Voter turnout expected to double in West Bonner recall election
Voter turnout for Tuesday's West Bonner County School District recall election is expected to be double that seen when embattled board chair Keith Rutledge and vice chair Susan were elected two years ago.
(File photo/MAX OSWALD)
| August 25, 2023 1:00 AM
PRIEST RIVER — Bonner County officials expect twice the voter turnout for next week’s recall election than two years ago, when the school board trustees were first elected.
“There’s huge interest in this,” said Bonner County Clerk Michael Rosedale.
Embattled West Bonner chairman Keith Rutledge and vice chairwoman Susan Brown will learn their fate Tuesday when five voting precincts close at 8 p.m. Displeased patrons and parents mounted an effort to recall them following the controversial hiring of new superintendent Branden Durst.
At a town hall meeting Tuesday, Rutledge and Brown celebrated their accomplishments, resolute in a belief that their community wants change.
“We need a fresh culture. And that’s exactly what we were looking at when we were looking for a superintendent,” Rutledge said.
Brown said, “I hope that people will give Mr. Durst a chance at this job. I can tell you with the conversations I’ve had with him, he wholeheartedly really does want to do some fabulous things with the school district.”
“Over half of the district wants change, and that’s what we’ve done,” Rutledge added.
Five precincts open their polls at 8 a.m., Tuesday, Aug. 29 — Oldtown, West Priest River, East Priest River, Edgemere and Laclede.
“I believe there will be a much higher than normal turnout, certainly much higher than when they were elected the first time,” Rosedale said.
When first elected, Rutledge and Brown garnered 485 and 359 votes, respectively.
As of Wednesday, over 300 votes were already cast: 244 absentee ballots and 59 early voters. There are 3,411 eligible voters. Early voting is available until Friday, from 9 a.m. to 5 p.m. at the County Elections office.
This election could easily top 2,000 ballots cast, Rosedale said. “Tuesday you can vote at your precinct, and only at your precinct — not the administration building.”
At each of the five precincts, there will be poll watchers who are supposed to follow Rosedale’s guidelines.
“Usually we don’t get poll watchers, but we have watchers ‘for recall’ and ‘against recall’ at every precinct,” he said. “If there are any questions, they call me directly. They cannot be in a position to see how you vote. The world can know you voted, but the world is not allowed to know what your selection was, when you voted.”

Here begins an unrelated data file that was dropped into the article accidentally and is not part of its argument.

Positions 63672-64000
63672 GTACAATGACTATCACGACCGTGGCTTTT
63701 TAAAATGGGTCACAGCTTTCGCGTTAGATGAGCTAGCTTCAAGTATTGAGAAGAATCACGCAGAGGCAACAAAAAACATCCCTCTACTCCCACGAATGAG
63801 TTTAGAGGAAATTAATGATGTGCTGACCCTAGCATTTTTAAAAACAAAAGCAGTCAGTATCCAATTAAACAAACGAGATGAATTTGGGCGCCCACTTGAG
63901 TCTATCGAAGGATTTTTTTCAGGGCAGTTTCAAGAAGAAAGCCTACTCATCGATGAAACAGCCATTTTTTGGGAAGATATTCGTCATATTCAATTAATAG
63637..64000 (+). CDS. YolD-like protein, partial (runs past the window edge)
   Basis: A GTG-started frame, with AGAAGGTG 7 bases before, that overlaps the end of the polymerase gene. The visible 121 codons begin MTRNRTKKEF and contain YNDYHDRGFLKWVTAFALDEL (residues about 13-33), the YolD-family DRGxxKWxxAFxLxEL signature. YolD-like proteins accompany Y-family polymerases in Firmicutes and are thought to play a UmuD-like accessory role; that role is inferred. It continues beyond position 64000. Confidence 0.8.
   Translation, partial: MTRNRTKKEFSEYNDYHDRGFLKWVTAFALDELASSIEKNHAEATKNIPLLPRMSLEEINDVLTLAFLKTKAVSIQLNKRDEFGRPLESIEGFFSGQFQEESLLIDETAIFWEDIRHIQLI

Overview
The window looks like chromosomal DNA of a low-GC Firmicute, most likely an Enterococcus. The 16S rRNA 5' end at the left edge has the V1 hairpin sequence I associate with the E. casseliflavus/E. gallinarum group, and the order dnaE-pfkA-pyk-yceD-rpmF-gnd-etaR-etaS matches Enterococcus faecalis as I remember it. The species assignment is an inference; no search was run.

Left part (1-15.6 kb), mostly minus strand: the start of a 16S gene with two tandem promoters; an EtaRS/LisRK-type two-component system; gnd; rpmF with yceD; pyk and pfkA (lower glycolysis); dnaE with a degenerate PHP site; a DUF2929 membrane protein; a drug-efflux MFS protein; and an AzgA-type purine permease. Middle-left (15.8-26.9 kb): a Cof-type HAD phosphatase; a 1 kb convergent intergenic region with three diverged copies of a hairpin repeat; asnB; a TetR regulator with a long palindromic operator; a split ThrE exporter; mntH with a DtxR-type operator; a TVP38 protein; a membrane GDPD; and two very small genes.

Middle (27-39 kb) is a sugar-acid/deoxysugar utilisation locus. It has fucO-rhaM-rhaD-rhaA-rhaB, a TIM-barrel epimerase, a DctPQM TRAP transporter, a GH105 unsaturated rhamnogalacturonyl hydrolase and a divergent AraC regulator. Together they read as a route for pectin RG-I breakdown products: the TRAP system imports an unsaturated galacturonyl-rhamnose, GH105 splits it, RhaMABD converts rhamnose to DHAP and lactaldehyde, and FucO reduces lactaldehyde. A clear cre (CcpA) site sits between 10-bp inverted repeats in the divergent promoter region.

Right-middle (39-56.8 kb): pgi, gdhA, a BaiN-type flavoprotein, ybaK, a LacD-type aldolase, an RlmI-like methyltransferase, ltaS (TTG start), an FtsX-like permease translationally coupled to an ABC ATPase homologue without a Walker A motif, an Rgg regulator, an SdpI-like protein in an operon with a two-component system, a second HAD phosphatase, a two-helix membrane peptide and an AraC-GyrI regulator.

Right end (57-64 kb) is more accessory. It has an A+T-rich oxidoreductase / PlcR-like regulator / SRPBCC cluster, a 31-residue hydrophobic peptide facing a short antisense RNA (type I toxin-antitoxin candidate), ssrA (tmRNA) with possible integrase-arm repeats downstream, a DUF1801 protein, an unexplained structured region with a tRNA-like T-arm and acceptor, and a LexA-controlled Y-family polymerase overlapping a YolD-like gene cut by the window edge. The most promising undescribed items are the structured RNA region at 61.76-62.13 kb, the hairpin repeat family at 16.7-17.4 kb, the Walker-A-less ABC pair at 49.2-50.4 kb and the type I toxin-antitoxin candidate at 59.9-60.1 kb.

Rosedale expects to pull $18,000 out of his budget for expenses: print ballots, hire poll workers, pay for rental trucks, rent the Priest River Event Center, buy newspaper spots and publish public notices.
Although a contentious election, Rosedale recalls only one complaint about poster-sized tarps on businesses supporting the recall effort that did not include language indicating who paid for them. “That was not intentional, and they have remedied that,” he said.
Trustees Brown and Rutledge spoke candidly at the town hall
The forensic audit. Brown was dissatisfied that her trustee packet was missing pages during finance committee meetings, and no one was concerned. She also found a $10,000 expense for personal protective equipment with no invoice. And no one could tell her who purchased it and where it was stored. “I would like for somebody to get back to me and let me know what we bought for $10,000,” she said. “I’m still waiting.”
Rutledge said budgets he reviewed did not include enough details and the time set aside for budget hearings was insufficient. “I couldn’t tell what constituted the budget,” he said. Leading up to the levy proposal, he asked to see budget shortfalls but they were never provided. “I asked for a budget. Show me the shortfalls, and then we’ll talk about it. That never happened.”
Trustees expect phase-one results from the audit Friday.
Superintendent Durst. Brown pointed to Durst’s run for state superintendent as evidence that he is popular in North Idaho. “He had won this district overwhelmingly,” she said. “We need to move together, not to one side or the other.” It was apparent during the interview that Durst had a business plan to help the district, and he’s already saved the district $800,000, she said. “And even though this is a school, a product is the students and the grades. The kids have to be first and foremost.”
Previous administrations left the district with a 63% graduation rate and 23% ISAT scores. “That performance needed to improve,” said Rutledge, who is an industrial engineer. The high school math department is stronger because Durst is hiring highly qualified teachers, he said. “They want to be part of the positive change. So I’m proud of what we’ve been able to accomplish in a very short period of time. And I will continue to do more of the same.”
The curriculum. Both Rutledge and Brown noted their opposition to any curriculum that includes social emotional learning, because that is a gateway to critical race theory. “If you don’t know, that is the gateway to CRT and we as a board could not live with that decision,” Rutledge said.
Brown concluded, “I hope that no matter what happens on the 29th, that people will still remember this is really supposed to be about the kids.”
This story was originally published online by Idaho Education News on Thursday.